Alan Greenblatt is a GOVERNING correspondent.E-mail: email@example.com
Alaska Gov. Sarah Palin offers a sobering variation on the Peter Principle -- the idea that because talented people are usually promoted, they "rise to the level of their incompetence." Most people, if they keep going up, eventually reach a level where they can't cut it.
Palin was clearly not qualified to be president, which is why picking her for vice president was such a bad decision on John McCain's part. But it was her exposure as a vice presidential candidate that ultimately showed Palin's inability to thrive as a governor.
Palin's resignation statement lies so far outside the normal metrics of political calculus that it's already inspired reams of speculation about her "real" motivation. Did she make the mistaken bet that this would position her better for a presidential run, etc.
I'm certainly in the camp that this deals the mortal blow to any further national aspirations she may have entertained. But I'm going to take her at her word -- she felt like her family was suffering in the spotlight and that, once she declared her a lame duck, the job wasn't worth having.
On its face, that's a bad call.
Her family has decided, Palin proudly notes, that it was time to get out of the gubernatorial kitchen. I don't want to question what anyone does for the sake of her family but would only recall that she didn't seem to worry about her young family's possible concerns -- her newborn son, her pregnant teenage daughter -- when she "unblinkingly" accepted the VP nod last year.
But more to the point, she has an entire legislative session to go. Her strength as governor was largely in knowing how to push her advantages as far as she could and also how to play the media -- at least, before her vice presidential run. With oil prices heading back up, there were certainly some pet initiatives she could have pushed -- or further "permanent fund" refunds she could have secured for her citizens.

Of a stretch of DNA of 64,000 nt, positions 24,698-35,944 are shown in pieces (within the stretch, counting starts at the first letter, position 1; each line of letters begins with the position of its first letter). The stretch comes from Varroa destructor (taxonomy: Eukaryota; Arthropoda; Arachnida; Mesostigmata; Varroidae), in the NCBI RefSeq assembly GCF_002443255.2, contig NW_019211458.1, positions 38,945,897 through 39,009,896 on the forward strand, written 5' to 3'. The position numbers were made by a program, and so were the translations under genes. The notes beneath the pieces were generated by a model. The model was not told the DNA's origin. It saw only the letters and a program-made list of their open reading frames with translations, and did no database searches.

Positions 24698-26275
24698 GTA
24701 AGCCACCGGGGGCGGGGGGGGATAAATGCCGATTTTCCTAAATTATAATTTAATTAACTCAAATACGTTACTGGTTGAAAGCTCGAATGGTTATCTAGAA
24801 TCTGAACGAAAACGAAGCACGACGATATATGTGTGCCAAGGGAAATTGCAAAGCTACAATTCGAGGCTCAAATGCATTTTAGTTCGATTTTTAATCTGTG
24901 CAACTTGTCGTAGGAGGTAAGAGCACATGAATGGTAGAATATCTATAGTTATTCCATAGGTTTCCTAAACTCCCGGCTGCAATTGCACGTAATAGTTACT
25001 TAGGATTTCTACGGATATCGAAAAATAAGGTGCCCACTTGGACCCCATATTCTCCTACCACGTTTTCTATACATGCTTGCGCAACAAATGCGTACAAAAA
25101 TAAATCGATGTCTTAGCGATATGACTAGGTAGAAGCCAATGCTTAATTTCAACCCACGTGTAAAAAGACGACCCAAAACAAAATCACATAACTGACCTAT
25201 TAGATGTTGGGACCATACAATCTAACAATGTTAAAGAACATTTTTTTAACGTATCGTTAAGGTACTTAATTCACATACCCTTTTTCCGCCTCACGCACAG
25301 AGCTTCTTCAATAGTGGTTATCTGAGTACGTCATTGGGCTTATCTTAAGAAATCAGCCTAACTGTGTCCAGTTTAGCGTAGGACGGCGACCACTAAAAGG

But aside from guessing what she might have done in Juneau, certainly being governor -- and the country's most famous governor, outside of Arnold Schwarzenegger, at that -- provided her with a better platform to push her views on energy and national security, as she says she intends to do, than any TV gig or whatever else she decides to pursue next.
Simply on principle, however, this decision is an insult. The argument about another Republican governor resigning turns on the question of whether he has become too great an embarrassment to the state, but it's also about the need for leadership for South Carolina. No one says, well, Sanford's only got 18 months left, it doesn't really matter at this point.
And what about all those other lame-duck governors? Nearly every state limits its governor to two terms. Should we expect mass resignations at the end of each governor's seventh legislation session? "You take it from here, boys -- I just don't have it in me to play this out."
Being a governor of a state is a serious job, one that at its quietest requires constant political decision-making and a stickler for management.
Palin had always brilliantly exploited every opportunity that came her way. But she has now blown the great opportunity that was already hers, which is why even supporters have turned so hard against her over the last 24 hours.
Written and compiled by staff writers and editors, GOVERNING View is an on-the-ground, and sometimes behind-the-scenes, look at the topics we're covering in print and online. From notes on what's up in statehouses, county courthouses and city halls, to encounters with people, places and things, GOVERNING View is a window into the side of state and local government you don't always see.